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Explain any five specifications of the digital to analog converter (DAC).

Subject: Liner Integrated Circuits

Topic: Analog to Digital and Digital to Analog Convertors

Difficulty: Medium

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## Digital to Analog Converter (DAC) Specifications

D/A converters are available with wide range of specifications specified by manufacturer. Some of the important specifications are Resolution, Accuracy, linearity, monotonicity, conversion time, settling time and stability.

1. Resolution

It is defined as the number of different analog output voltage levels that can be provided by a DAC. Or alternatively resolution is defined as the ratio of a change in output voltage resulting for a change of 1 LSB at the digital input. Simply, resolution is the value of LSB. For example: Resolution for an 8 – bit DAC for example is said to have : 8 – bit resolution : A resolution of 0.392 of full-Scale (1/255) : A resolution of 1 part in 255. Thus resolution can be defined in many different ways.

The following table shows the resolution for 6 to 16 bit DACs 1. Accuracy

Absolute accuracy is the maximum deviation between the actual converter output and the ideal converter output. The ideal converter is the one which does not suffer from any problem. Whereas, the actual converter output deviates due to the drift in component values, mismatches, aging, noise and other sources of errors.

The relative accuracy is the maximum deviation after the gain and offset errors have been removed. Accuracy is also given in terms of LSB increments or percentage of full-scale voltage. Normally, the data sheet of a D/A converter specifies the relative accuracy rather than absolute accuracy.

3. Linearity

Linearity error is the maximum deviation in step size from the ideal step size. Some D/A converters are having a linearity error as low as 0.001% of full scale. The linearity of a D/A converter is defined as the precision or exactness with which the digital input is converted into analog output. An ideal D/A converter produces equal increments or step sizes at output for every change in equal increments of binary input.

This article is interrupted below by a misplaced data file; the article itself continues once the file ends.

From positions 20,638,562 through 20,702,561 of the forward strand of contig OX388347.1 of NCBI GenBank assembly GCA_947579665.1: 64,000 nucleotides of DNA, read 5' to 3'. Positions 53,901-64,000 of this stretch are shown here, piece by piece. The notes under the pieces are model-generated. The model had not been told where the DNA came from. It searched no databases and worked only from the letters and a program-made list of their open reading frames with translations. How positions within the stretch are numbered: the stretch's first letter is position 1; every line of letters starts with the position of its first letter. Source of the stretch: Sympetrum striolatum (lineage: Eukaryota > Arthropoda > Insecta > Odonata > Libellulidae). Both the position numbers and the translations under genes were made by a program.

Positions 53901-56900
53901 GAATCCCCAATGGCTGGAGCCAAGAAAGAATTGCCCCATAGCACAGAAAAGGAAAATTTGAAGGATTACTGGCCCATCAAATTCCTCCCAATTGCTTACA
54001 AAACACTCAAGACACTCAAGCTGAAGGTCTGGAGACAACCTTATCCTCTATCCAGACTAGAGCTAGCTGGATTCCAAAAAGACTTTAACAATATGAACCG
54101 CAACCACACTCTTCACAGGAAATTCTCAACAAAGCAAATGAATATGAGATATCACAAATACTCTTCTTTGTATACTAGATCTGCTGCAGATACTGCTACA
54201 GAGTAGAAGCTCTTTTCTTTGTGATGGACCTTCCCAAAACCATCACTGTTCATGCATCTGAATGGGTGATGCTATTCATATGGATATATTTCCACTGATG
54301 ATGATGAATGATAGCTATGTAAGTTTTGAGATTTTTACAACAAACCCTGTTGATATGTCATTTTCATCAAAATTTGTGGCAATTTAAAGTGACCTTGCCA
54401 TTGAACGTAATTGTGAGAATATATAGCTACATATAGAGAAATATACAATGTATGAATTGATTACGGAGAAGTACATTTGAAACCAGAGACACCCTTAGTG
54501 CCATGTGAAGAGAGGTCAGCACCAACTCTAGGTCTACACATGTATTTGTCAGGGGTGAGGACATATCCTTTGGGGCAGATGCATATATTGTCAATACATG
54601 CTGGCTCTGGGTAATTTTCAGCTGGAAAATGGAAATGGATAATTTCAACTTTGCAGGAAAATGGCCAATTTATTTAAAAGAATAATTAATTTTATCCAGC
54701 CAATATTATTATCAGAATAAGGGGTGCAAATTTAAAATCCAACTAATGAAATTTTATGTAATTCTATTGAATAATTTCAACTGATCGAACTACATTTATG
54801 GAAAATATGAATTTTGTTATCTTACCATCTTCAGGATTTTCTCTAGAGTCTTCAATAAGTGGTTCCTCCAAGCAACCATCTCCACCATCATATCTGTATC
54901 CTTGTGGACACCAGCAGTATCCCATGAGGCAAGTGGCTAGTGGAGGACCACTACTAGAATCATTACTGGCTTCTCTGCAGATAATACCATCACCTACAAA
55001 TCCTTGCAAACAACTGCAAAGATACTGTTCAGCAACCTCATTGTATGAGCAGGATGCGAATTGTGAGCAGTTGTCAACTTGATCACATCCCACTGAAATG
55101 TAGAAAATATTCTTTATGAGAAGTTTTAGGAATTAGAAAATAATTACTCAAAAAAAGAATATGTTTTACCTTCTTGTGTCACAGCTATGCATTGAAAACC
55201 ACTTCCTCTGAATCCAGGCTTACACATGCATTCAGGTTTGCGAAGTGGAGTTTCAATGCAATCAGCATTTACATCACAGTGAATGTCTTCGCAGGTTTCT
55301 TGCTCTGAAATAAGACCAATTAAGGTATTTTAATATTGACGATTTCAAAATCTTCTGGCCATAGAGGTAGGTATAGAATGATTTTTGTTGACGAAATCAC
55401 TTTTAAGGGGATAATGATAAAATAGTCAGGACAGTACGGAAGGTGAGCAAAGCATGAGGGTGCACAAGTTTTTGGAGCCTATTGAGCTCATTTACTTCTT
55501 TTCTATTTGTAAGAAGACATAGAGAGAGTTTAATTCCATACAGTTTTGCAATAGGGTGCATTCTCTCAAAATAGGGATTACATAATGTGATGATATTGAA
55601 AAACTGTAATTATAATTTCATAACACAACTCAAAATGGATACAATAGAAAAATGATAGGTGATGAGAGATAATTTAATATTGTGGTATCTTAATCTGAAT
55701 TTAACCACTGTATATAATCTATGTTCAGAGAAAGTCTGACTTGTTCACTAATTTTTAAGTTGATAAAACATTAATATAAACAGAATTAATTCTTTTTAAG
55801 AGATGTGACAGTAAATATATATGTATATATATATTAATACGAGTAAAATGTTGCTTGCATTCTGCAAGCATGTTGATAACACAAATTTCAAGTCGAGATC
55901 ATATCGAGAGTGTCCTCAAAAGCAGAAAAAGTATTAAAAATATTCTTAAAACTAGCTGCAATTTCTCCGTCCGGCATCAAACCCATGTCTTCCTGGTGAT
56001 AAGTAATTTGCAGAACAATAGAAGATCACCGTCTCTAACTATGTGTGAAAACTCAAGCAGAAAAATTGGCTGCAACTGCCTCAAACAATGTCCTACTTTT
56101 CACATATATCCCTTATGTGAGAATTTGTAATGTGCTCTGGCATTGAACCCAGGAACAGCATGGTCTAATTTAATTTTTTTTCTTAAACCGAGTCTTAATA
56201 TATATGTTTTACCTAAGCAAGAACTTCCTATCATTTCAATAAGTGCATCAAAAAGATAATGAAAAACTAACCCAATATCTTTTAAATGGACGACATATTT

1. Monotonicity

A Digital to Analog converter is said to be monotonic if the analog output increases for an increase in the digital input. A monotonic characteristics is essential in control applications. Otherwise it would lead to oscillations. If a DAC has to be monotonic, the error should be less than ± (1/2) LSB at each output level. Hence all the D/A converters are designed such that the linearity error satisfies the above condition. When a D/A Converter doesn‘t satisfy the condition described above, then, the output voltage may decrease for an increase in the binary input.

5. Conversion Time:

It is the time taken for the D/A converter to produce the analog output for the given binary input signal. It depends on the response time of switches and the output of the Amplifier. D/A converters speed can be defined by this parameter. It is also called as setting time.

6. Settling time

It is one of the important dynamic parameter. It represents the time it takes for the output to settle within a specified band ± (1/2) LSB of its final value following a code change at the input (Usually a full-scale change). It depends on the switching time of the logic circuitry due to internal parasitic capacitances and inductances. A typical settling time ranges from 100 ns to 10 μs depending on the word length and type of circuit used.

7. Stability

The ability of a DAC to produce a stable output all the time is called as Stability. The performance of a converter changes with drift in temperature, aging and power supply variations. So all the parameters such as offset, gain, linearity error & monotonicity may change from the values specified in the datasheet. Temperature sensitivity defines the stability of a D/A converter.